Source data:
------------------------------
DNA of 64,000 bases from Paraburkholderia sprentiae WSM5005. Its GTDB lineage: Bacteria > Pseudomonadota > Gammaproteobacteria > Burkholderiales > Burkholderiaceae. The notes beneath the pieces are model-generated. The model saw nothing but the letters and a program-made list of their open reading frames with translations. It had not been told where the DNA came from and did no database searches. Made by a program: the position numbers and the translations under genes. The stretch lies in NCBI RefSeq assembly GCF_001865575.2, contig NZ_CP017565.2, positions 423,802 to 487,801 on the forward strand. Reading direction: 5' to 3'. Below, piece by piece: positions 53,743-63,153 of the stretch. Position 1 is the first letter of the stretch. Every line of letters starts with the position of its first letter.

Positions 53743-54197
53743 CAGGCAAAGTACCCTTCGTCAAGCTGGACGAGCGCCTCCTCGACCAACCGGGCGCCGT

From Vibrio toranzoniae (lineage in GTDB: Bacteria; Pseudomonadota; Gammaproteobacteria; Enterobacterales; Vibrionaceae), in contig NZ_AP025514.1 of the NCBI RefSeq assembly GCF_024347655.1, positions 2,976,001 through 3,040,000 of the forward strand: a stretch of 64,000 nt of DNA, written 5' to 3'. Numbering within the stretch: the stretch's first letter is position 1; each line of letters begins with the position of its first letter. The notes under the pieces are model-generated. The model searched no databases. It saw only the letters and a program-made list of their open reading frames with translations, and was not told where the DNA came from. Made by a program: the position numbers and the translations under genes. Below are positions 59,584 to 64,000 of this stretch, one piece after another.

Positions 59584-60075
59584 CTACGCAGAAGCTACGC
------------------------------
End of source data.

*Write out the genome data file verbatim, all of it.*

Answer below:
DNA of 64,000 bases from Paraburkholderia sprentiae WSM5005. Its GTDB lineage: Bacteria > Pseudomonadota > Gammaproteobacteria > Burkholderiales > Burkholderiaceae. The notes beneath the pieces are model-generated. The model saw nothing but the letters and a program-made list of their open reading frames with translations. It had not been told where the DNA came from and did no database searches. Made by a program: the position numbers and the translations under genes. The stretch lies in NCBI RefSeq assembly GCF_001865575.2, contig NZ_CP017565.2, positions 423,802 to 487,801 on the forward strand. Reading direction: 5' to 3'. Below, piece by piece: positions 53,743-63,153 of the stretch. Position 1 is the first letter of the stretch. Every line of letters starts with the position of its first letter.

Positions 53743-54197
53743 CAGGCAAAGTACCCTTCGTCAAGCTGGACGAGCGCCTCCTCGACCAACCGGGCGCCGT

From Vibrio toranzoniae (lineage in GTDB: Bacteria; Pseudomonadota; Gammaproteobacteria; Enterobacterales; Vibrionaceae), in contig NZ_AP025514.1 of the NCBI RefSeq assembly GCF_024347655.1, positions 2,976,001 through 3,040,000 of the forward strand: a stretch of 64,000 nt of DNA, written 5' to 3'. Numbering within the stretch: the stretch's first letter is position 1; each line of letters begins with the position of its first letter. The notes under the pieces are model-generated. The model searched no databases. It saw only the letters and a program-made list of their open reading frames with translations, and was not told where the DNA came from. Made by a program: the position numbers and the translations under genes. Below are positions 59,584 to 64,000 of this stretch, one piece after another.

Positions 59584-60075
59584 CTACGCAGAAGCTACGC